The only companies that will risk doing business with blacklisted organizations or deal in blacklisted commodities are those that have no connection to the U.S., and thus little to lose. Government-owned enterprises might qualify. For instance, Chinese and Indian state-owned refineries have little need to access the U.S. market, and can therefore serve as natural buyers of blacklisted Iranian oil.
This option has its limits however. If Iranian oil traders were to sell exclusively to Chinese and Indian buyers, they can expect to be paid with Chinese yuan or India rupees. But Iranians need to import a broad variety of products and services, many of which China and India simply cannot offer. The result would be large amounts of sterile yuan and rupees accumulating unspent in Iranian accounts.
A European tool for countering U.S. Blacklists
This is where a European payments option may come in handy. Large European firms simply cannot afford to export to Iran or buy Iranian oil. The biggest refiner in Europe, for instance, is France’s Total. Because it has 6,750 employees in the U.S. and millions of American customers, Total has too much at stake to risk offending American rules. But as Iran sanctions veteran Richard Nephew points out, European small & medium size enterprises (SMEs) may step up as a group of “willing to be sanctioned.” These European SMEs might not have U.S. subsidiaries nor depend on U.S. supply chains, and little to lose from being sanctioned. If so, they would be able to provide Iran with the sorts of goods and services that India and China cannot export.
To complete this European connection, Indian and Chinese firms would have to open euro denominated accounts in Europe. They could then buy a portion of their Iranian oil imports with those euros. These euros would flow into Iranian accounts, only to be spent at European SMEs, say to buy manufactured goods, which would be sent back to Iran. The SMEs could then draw down their euro accounts to pay their employees and suppliers.
The recently announced European SPV could be a way to formalize this trading circuit. All three groups – Indian & Chinese state-owned refiners, Iranian oil merchants, and European SMEs – would establish euro denominated accounts at the SPV. The SPV would act as a euro-based clearing house between these various parties, matching buyers with sellers. In theory this clearing function could also be provided by private European banks, but in practice they would be wary of playing such a role due to concerns about being punished by the U.S. A newly-constituted SPV that has no U.S. function or appendages needn’t share those concerns.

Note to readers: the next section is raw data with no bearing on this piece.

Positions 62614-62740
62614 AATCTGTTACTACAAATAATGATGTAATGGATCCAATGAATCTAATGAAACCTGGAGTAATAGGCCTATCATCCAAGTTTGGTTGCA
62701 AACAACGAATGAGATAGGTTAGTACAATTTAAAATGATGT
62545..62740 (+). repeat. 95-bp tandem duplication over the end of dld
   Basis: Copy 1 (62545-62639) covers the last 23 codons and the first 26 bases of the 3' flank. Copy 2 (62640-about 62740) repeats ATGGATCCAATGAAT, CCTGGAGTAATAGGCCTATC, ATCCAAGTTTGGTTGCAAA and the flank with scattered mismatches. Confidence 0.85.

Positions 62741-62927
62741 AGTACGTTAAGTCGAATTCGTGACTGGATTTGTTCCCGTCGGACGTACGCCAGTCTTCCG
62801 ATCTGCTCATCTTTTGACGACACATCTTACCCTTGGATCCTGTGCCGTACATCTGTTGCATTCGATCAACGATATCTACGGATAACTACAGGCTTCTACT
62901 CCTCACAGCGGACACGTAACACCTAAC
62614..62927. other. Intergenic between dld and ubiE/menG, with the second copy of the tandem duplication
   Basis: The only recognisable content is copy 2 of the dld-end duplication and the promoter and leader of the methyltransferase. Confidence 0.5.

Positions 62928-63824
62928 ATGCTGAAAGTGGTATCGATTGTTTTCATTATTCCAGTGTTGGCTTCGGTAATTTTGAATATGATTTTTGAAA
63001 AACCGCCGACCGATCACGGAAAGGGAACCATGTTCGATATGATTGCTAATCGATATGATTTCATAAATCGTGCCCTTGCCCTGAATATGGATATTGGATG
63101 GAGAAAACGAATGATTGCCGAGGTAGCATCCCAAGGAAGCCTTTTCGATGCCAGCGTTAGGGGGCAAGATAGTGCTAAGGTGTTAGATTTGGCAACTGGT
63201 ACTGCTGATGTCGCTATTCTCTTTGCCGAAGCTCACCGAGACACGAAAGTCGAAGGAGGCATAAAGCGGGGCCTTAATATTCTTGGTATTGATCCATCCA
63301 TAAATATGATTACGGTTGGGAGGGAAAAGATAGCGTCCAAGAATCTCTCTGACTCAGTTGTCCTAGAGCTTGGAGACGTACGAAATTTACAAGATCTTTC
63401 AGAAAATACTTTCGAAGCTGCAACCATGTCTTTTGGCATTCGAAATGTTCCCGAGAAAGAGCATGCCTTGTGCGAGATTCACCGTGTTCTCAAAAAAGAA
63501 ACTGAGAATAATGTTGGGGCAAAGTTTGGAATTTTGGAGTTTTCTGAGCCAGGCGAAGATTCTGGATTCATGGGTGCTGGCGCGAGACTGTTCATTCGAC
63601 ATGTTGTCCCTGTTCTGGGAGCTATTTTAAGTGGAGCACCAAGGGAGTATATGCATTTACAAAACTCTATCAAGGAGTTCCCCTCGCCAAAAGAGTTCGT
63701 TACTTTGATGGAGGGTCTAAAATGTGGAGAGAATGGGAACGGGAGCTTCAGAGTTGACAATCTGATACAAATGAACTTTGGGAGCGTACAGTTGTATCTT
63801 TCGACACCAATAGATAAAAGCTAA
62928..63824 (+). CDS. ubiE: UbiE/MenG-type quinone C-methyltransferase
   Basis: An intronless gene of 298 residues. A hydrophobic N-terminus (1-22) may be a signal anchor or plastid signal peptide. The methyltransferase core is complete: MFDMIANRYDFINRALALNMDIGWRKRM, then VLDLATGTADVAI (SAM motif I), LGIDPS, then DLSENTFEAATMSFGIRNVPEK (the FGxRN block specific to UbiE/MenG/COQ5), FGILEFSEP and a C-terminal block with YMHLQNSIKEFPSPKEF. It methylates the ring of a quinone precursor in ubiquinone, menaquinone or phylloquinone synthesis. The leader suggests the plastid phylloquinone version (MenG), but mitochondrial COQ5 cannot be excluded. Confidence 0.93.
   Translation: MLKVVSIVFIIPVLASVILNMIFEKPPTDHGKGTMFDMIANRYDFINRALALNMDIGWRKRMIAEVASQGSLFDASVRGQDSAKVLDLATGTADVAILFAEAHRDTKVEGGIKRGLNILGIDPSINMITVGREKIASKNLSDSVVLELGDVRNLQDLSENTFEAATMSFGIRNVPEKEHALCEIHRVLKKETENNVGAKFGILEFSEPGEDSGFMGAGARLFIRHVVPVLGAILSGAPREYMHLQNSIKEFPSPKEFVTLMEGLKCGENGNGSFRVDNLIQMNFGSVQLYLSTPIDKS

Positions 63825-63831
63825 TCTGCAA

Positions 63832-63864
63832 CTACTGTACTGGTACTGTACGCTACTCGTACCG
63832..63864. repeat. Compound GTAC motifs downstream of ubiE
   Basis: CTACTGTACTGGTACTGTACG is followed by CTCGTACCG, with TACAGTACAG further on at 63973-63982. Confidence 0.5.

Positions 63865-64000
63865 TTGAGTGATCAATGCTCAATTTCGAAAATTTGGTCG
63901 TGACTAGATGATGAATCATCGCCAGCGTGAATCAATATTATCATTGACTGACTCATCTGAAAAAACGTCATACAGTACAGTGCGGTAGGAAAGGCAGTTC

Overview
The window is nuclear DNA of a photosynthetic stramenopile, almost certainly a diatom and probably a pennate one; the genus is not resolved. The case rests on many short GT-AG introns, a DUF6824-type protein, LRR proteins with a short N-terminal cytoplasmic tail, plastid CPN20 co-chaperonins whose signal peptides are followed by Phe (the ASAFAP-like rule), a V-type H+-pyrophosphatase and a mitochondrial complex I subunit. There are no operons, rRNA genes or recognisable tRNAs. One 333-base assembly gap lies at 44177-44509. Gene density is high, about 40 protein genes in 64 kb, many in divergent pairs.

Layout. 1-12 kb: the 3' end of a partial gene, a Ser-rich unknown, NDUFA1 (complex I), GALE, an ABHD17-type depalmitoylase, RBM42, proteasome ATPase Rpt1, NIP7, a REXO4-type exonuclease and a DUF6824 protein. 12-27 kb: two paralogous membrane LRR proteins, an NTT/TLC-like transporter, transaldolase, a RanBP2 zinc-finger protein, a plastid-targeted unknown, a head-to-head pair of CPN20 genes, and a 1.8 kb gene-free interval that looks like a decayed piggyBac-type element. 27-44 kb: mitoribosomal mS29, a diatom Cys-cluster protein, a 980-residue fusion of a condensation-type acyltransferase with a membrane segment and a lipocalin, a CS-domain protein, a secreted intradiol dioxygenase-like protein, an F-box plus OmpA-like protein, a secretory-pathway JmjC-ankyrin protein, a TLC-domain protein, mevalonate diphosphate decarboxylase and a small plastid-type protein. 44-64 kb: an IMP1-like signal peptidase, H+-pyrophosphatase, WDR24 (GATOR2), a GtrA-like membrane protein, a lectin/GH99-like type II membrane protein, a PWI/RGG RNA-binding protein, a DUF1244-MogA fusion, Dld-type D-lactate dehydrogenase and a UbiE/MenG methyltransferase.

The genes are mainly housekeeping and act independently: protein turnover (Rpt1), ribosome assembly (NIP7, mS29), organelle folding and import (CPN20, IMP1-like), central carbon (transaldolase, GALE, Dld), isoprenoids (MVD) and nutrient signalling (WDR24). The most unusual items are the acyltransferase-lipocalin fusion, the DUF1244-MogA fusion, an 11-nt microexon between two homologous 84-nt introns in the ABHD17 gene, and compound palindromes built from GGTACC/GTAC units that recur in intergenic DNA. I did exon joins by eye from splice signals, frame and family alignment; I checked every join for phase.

The effectiveness of this payments channel depends on how many European SMEs would be willing to participate. In our interconnected world, many SMEs will have some sort of existing U.S. connection, whether these be American suppliers or customers, and may not be willing to jeopardize this relationship. If a limited number of SMEs sign up to use the SPV, only a small amount of oil trade will be settled in Euros, and Iran will find that the SPV does not provide them with much shelter from sanctions.
It is possible that European governments could incentivize SMEs to join the SPV arrangement. The European Union’s ‘blocking statute’, for instance, would allow SMEs to recover damages that might result from sanctions. The blocking statute was originally proposed by the EU in 1996 to counteract an American trade embargo on Cuba and sanctions related to Iran and Libya
However, if an SPV were to become too successful, that would doom it. An SPV that attracts large amounts of European exporters would encourage Trump to advance the front lines of his sanctions war and attack the SPV participants themselves. He would go about this by blacklisting all European SMEs that are directly engaging in SPV-backed Iran trade. European suppliers to these black-listed firms would suddenly face immense pressure to stop doing business with their black-listed customers. Even if blacklisted SMEs have no direct U.S. dependencies, odds are that their domestic suppliers will have some sort of vital connection to U.S. supply chains or customers. If they wish to retain this connection, these firms will have to immediately dissociate from SMEs that engage in Iran trade.
Additionally, European banks would face pressure to freeze the accounts of black-listed SMEs for fear of being cut off from the U.S. banking system. This combination of a collapsing supply chain and an exile from the banking system would leave blacklisted European SMEs incapable of doing business not only with Iran, but everywhere else too. In short, they could go bankrupt.
One way or the other, American dominance of the global economy necessarily limits the ability of any European SPV to successfully bust U.S. sanctions. It is certainly possible that the creation of a new payment channel encourages some round-trip trades, say between India/China, Iran, and European SMEs, that wouldn’t otherwise occur. But in the end, the European SPV can never nullify the effects of U.S. sanctions, it can only slightly dampen them. It remains to be seen if this will be enough to keep the Iranians in the JCPOA.